What you need to know:
- Dr Mutunga has welcomed Cord’s decision to seek redress in court, saying he was glad that Kenyans, politicians and political parties had confidence that the Judiciary would handle electoral disputes
- The Supreme Court registry will remain open from 7am to 8pm every day to enable any person challenging the presidential election outcome to file their cases
- Makueni senator-elect Mutula Kilonzo, who is a member of the 10-man team working on the petition, said the case was an enormous undertaking with varied implications and could not be rushed
The Supreme Court is ready to hear petitions challenging the results of the just-concluded General Election, Chief Justice Willy Mutunga said on Monday.
He spoke as Cord leaders Mutula Kilonzo, James Orengo and Anyang’ Nyong’o accused the Independent Electoral and Boundaries Commission (IEBC) of failing to provide them with crucial documents they need to challenge the results of the presidential election.
IEBC chairman Issack Hassan on Saturday declared Jubilee coalition candidate Uhuru Kenyatta the winner of the presidential election. Cord’s Raila Odinga, who was second, rejected the results and said he would challenge them in court.
On Monday, Mr Hassan gave copies of the winner’s certificate to the Chief Justice and President Kibaki.
After receiving his copy, the President said he refrained from making a statement when the voting and tallying was going on because he did not want anyone to say he interfered with the outcome of the election.
“I followed the voting exercise closely. I commend the IEBC for their diligence and hard work and thank Kenyans for being peaceful,” President Kibaki said.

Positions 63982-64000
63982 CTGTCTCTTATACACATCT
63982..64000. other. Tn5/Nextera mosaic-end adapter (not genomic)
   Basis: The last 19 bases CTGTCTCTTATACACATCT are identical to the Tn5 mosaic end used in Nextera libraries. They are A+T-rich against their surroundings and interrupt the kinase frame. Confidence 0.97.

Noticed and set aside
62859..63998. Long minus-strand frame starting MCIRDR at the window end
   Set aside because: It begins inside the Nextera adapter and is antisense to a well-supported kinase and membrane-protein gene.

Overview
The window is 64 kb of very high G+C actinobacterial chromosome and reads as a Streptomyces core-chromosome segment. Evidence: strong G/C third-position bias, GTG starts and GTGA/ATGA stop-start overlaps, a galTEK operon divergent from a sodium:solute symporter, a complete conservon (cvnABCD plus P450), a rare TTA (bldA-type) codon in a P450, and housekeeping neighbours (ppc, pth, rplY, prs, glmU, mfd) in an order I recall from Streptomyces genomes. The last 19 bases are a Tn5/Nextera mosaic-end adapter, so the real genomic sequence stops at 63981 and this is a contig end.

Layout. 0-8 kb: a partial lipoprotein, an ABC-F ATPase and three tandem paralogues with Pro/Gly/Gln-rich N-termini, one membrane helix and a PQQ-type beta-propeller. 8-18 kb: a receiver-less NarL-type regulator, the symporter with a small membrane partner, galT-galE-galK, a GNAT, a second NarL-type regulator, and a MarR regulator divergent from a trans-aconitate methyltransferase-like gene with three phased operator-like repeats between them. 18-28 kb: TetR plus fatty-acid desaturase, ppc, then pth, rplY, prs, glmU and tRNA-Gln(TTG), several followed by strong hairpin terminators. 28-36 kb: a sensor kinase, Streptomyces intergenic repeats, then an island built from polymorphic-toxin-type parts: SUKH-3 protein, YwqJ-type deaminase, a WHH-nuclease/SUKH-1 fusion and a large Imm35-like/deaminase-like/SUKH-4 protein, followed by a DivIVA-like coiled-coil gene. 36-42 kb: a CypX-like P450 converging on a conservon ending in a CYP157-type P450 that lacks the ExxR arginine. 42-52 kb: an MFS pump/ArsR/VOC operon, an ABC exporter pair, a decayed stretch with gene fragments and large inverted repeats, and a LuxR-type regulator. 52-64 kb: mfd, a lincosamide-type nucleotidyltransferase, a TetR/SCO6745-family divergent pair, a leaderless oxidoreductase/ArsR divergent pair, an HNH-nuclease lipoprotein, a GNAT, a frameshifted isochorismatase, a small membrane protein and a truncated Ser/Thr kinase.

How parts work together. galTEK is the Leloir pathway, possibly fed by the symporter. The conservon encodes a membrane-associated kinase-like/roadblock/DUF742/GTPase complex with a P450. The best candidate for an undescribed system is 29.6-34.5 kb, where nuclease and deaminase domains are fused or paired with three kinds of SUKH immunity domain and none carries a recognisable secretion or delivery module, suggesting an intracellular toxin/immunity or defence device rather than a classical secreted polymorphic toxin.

Dr Mutunga said: “We at the Supreme Court are prepared to hear any petition that may be filed impartially, fairly, justly and without fear, ill will, favour, prejudice or bias and in accordance with the Constitution and our laws.”
Cord lawyers had been expected to file their petition papers on Monday, but they were still putting final touches to the documents which they are likely to file on Wednesday.
The Constitution allows anyone dissatisfied with the results of a presidential election to challenge them in court within seven days after the announcement of election result. It also gives the Supreme Court 14 days to hear and determine such a case. The decision reached would be final. If the court rules that the election was invalid, a fresh one must be held within 60 days.
Dr Mutunga welcomed Cord’s decision to seek redress in court, saying he was glad that Kenyans, politicians and political parties had confidence that the Judiciary would handle electoral disputes.
He assured all parties that the six judges in the Supreme Court, who will hear the petitions, will do their duties impartially and will not be influenced by any ethnic, religious, regional or generational bias in reaching their decision.
The Supreme Court has Dr Mutunga sitting as its president, and Judges Philip Tunoi, Jacktone Ojwang’, Mohammed Ibrahim, Dr Smokin Wanjala and Njoki Ndung’u as members.